What are the perspectives of Titoism in Yugoslavia? In Comrade Draper’s consideration they are very vague. I have no taste for telling fortunes, anymore than for being led by wish-fantasies, but in my opinion it is possible to mark specified perspectives of development in a given direction. This direction, about which one can speak more or less surely, will be clearer if the question asked above is reformulated: what are the perspectives for the degeneration of Titoism? As I stated above, Titoism is not yet the completed new social system; it is not yet Stalinism. One can therefore ask: when and under what circumstances could Titoism become Stalinism, degenerate into it? The analogy with the historical development of Stalinism can help us to answer that question.

The existing Tito dictatorship is really the regrettable, but at the same time also inevitable, factor. It is inevitable because any relaxation of it could lead inevitably to Stalin’s victory. On the other hand, we know that every dictatorship can lead to totalitarianism, and totalitarianism in its turn lead to the degeneration of society. It is precisely the Stalinist totalitarianism that has led the Russian Revolution to degeneration. The Tito dictatorship today is not yet totalitarianism. It is very similar politically to Kemal Ataturk’s dictatorship in Turkey in the 1920s. But it is a left dictatorship. This “left Kemalism” of Tito’s is needed and inevitable in the face of the existence of tasks which are of the highest importance in present-day Yugoslavia: the struggle against the remnants of capitalism and the struggle against Russian-Cominform imperialism.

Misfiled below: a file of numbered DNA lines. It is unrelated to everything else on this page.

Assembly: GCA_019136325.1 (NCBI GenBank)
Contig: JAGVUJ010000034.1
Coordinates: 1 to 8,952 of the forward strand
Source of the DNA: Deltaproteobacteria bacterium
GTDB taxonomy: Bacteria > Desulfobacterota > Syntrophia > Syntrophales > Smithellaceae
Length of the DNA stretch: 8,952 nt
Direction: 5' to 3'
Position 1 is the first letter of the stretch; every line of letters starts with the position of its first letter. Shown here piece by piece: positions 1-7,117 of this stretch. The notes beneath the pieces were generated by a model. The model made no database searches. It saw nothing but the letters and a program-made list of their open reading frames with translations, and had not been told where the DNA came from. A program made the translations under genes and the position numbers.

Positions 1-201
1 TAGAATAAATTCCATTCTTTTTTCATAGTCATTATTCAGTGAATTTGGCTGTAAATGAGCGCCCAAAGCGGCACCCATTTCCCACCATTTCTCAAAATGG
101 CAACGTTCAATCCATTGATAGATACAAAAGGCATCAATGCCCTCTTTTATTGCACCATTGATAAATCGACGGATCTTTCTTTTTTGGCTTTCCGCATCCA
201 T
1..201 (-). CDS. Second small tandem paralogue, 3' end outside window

And here we approach a very interesting conclusion. If there were no Stalinism in Russia, Tito’s “left-Kemalist” dictatorship would gradually degenerate into totalitarianism. But it is precisely the nearness of Stalinist Russia which makes the degeneration of Titoism into totalitarianism (into Stalinism!) quite impossible, because every manifestation of totalitarian degeneration in Titoism (for instance, forced collectivization of agriculture) would inevitably be followed by sharp inner contradictions in society, stimulated by Stalinist propaganda, and possibly even military “liberation” of the workers. Sooner or later it would end with the complete destruction of Titoism and Yugoslav independence. In this way Stalinism itself compels Tito not to become a Stalinist. Logic says, therefore, that Tito is compelled to liquidate capitalism but not in the same way as Stalin did. About this “other way” we cannot here elaborate; but one must assume that Tito is not so politically blind as not to look for this “other way” and not to wish it. The conclusion is just the opposite of Comrade Draper’s conclusion that Tito “wants to be like Stalin.”

But in spite of all, my views do not mean that there are no other possibilities of degeneration in Titoism. There are. For instance, degeneration is possible if Titoism should close itself behind the frontiers of Yugoslavia only; that is, if it does not become an international and revolutionary phenomenon, etc. But this is not the subject I wish to speak of; I have concerned myself with the possibilities of the Stalinist degeneration of Titoism only. I do not consider Titoism “on our side” or myself “on his side,” but in my opinion it would be much better not to hurry to condemn this new experience of struggle against capitalism and Stalinism, not to place a taboo on it, but on the contrary to give more solid and objective information about the inner and outer situation of Titoist Yugoslavia.

January 1950

(Comrade H.F. is a European friend who writes from Germany.)

Hal Draper’s Reply